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Know your rights: tenancy agreements and the law in 2023


Rental contracts can be a minefield, especially if you are new to the Netherlands and not sure what you are getting into. GMW lawyer Marie-Christine Veltkamp-van Paassen looks at what can happen in practice, and how judges deal with three common scenarios.

Tenancy agreements can be extremely complex and there are all sorts of pitfalls to watch out for. We looked at these in some detail in an earlier article. But what about the different types of lease? There are three basic rental agreements in the Netherlands, each with their own peculiarities.

1 An open-ended lease

  • Tenant can always terminate, unless a minimum term has been agreed
  • Landlord can only terminate with a legal ground for termination

2 A fixed-term lease of two years or less

  • Tenant can always give notice
  • Landlord only needs to send a note that the tenancy is ending. This must be received no earlier than 3 months and no later than 1 month before the end of the tenancy

3 A fixed-term lease of more than two years

  • Termination is possible for both parties only towards the end of the agreed term
  • Landlord can only terminate with a legal ground for termination

Note: If you are renewing a fixed-term lease, it automatically becomes an open-ended one by law. Your landlord cannot give you a second two-year contract, for example.

So what do these different lease types mean to the landlord and the tenant? Here are three cases, all of which came to court, and a summary of how judges dealt with them.

Case 1: The jovial estate agent

In ECLI:NL:RBNHO:2020:973, the rental contract stated: ‘the lease ends after a maximum of 12 months and will continue if no notice of termination follows’ . The landlord wrote a timely note that the tenancy would end, and went to court to try to have the tenant evicted.

However, the tenant took the position that it was an open-ended contract. After all, at the start of the lease, the estate agent had said that the lease could be extended if everything went well.

The court granted the eviction, saying the estate agent’s communications were not a guarantee of renewal, and moreover, the court said a simple communication from an estate agent cannot lead to an agreement. After all, the estate agent is only the landlord’s representative and not his proxy.

So always pay close attention to what the contract says, and don’t be blinded by talk!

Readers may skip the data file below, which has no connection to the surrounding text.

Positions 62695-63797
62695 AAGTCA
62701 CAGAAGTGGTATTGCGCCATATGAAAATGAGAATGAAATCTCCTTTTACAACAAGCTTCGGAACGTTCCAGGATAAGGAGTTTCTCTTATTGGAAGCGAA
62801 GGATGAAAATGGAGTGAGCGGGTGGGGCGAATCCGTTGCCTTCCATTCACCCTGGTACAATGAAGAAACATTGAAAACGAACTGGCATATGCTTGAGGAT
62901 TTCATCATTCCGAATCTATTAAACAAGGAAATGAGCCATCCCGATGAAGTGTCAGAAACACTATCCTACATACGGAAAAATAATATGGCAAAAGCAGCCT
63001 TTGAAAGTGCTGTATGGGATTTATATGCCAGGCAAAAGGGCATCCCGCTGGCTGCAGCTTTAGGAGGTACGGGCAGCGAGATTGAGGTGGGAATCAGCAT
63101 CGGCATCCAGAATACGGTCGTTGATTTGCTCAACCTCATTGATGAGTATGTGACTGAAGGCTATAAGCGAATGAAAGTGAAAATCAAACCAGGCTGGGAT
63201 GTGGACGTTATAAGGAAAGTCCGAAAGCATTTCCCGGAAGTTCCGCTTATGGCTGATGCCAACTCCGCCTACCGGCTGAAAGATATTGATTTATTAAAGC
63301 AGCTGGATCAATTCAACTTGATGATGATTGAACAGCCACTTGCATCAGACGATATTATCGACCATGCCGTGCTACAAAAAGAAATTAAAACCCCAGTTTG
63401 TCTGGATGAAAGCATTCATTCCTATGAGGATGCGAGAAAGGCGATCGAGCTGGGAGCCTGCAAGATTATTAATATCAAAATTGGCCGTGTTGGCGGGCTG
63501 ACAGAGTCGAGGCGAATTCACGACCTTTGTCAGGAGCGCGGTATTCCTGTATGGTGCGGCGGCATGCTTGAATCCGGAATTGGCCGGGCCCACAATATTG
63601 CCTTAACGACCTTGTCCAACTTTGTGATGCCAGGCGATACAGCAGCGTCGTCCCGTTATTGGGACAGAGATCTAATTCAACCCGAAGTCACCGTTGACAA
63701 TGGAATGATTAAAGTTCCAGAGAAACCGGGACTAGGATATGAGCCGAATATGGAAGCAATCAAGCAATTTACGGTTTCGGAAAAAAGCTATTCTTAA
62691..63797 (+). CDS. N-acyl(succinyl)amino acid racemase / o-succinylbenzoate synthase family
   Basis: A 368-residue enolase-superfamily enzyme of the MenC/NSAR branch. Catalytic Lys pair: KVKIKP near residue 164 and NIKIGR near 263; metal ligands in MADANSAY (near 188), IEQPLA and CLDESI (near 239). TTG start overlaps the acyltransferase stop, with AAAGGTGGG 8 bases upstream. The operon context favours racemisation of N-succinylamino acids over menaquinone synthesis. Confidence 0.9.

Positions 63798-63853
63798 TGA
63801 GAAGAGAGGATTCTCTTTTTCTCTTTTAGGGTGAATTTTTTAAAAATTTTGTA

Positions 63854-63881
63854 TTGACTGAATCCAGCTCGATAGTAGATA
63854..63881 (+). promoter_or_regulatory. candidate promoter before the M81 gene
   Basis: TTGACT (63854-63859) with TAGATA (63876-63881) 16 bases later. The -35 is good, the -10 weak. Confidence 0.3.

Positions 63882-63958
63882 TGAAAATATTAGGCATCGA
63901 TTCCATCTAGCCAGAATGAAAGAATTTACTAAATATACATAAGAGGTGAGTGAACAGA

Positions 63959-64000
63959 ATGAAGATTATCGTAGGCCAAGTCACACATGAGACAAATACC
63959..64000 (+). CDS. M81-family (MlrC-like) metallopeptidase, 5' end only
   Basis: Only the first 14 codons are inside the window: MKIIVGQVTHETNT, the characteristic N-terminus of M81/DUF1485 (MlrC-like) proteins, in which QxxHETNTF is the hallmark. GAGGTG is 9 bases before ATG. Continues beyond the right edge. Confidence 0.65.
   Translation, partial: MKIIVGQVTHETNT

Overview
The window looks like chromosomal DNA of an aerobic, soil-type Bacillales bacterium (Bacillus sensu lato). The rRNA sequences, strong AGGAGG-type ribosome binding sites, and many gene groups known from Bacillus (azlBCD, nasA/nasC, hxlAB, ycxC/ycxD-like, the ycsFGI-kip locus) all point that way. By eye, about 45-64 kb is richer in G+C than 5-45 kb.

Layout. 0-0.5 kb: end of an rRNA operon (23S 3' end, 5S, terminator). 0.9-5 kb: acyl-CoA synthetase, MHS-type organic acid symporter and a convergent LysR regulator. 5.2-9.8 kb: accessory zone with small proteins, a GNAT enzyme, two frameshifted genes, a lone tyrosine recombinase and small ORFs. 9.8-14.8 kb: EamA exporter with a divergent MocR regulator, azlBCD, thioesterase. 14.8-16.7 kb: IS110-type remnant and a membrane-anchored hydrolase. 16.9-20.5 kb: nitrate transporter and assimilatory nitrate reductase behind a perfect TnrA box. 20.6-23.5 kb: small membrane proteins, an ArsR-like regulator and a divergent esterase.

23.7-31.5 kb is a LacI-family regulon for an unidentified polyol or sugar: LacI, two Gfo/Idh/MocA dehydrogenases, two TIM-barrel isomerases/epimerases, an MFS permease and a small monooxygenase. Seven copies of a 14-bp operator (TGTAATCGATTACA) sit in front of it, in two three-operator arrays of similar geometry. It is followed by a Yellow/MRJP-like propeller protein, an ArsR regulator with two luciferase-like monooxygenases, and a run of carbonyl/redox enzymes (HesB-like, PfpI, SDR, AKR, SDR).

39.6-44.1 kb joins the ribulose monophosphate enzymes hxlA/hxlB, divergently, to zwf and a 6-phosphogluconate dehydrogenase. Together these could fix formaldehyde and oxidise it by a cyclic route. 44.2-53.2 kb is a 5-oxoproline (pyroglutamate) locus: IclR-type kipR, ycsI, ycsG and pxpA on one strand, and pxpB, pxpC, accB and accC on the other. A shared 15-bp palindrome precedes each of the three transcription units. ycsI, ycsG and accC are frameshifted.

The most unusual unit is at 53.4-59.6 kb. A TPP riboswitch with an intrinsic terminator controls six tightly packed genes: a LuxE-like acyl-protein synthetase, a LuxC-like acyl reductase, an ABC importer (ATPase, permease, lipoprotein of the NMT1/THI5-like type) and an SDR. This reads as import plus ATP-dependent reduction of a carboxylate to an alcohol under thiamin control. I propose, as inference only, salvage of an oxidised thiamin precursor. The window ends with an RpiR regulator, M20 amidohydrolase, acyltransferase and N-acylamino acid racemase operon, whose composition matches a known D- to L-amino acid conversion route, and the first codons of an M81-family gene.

Case 2: Landlord terminates lease two days too early

ECLI:NL:GHARL:2022:1345 involved a rental contract of less than two years. However, the landlord sent the end-of-tenancy notice two days too early and then the tenant did not want to vacate.

The court dismissed the claim for eviction on the grounds that the too-early notice  could no longer be considered. But the appeal court granted the eviction on the grounds of reasonableness and fairness.

Factors that played a role here are the fact that two days is not a significant length of time, the landlord was not a professional landlord, the landlord had entered into the lease to help the tenant, the rent was not commercial, and the landlord demonstrably needed the house in order to live there himself.

In principle, therefore, the landlord must comply with the prescribed period for giving notice of the end of the tenancy. However, special circumstances can be taken into account order to invoke reasonableness and fairness.

Case 3: The lease has a diplomatic clause

In ECLI:NL:RBNHO:2021:7050, the landlord and tenant had included a diplomatic clause for the landlord as a legal ground for termination. The rental agreement stated that the lease was for one year and could not be terminated early.

If the landlord needed the leased property for himself again after a year, he could terminate the lease on that ground and the tenant would have to vacate the property. If not, the parties could agree on a new lease. This description meets the legal requirements for the landlord’s diplomatic clause.

The tenant wanted to terminate the lease after just a few months, and took the position that this was allowed because the contract was effectively a fixed-term lease of two years or less. He therefore believed that the clause in the lease prohibiting early termination was null and void.

However, the court ruled that the descriptions in the lease clearly indicate that the two sides intended to enter into an agreement in which the landlord’s diplomatic clause was the legal ground for termination. The lease was not, then, a regular fixed-term lease of two years or less, and tenant was ordered to pay the rent up to the end of the contract term.

So be aware that in the case of a lease with a diplomatic clause, you cannot, in principle, end the contract early.

Would you like to know more about your rental contract and your legal position? The real estate section at GMW lawyers will be happy to help.

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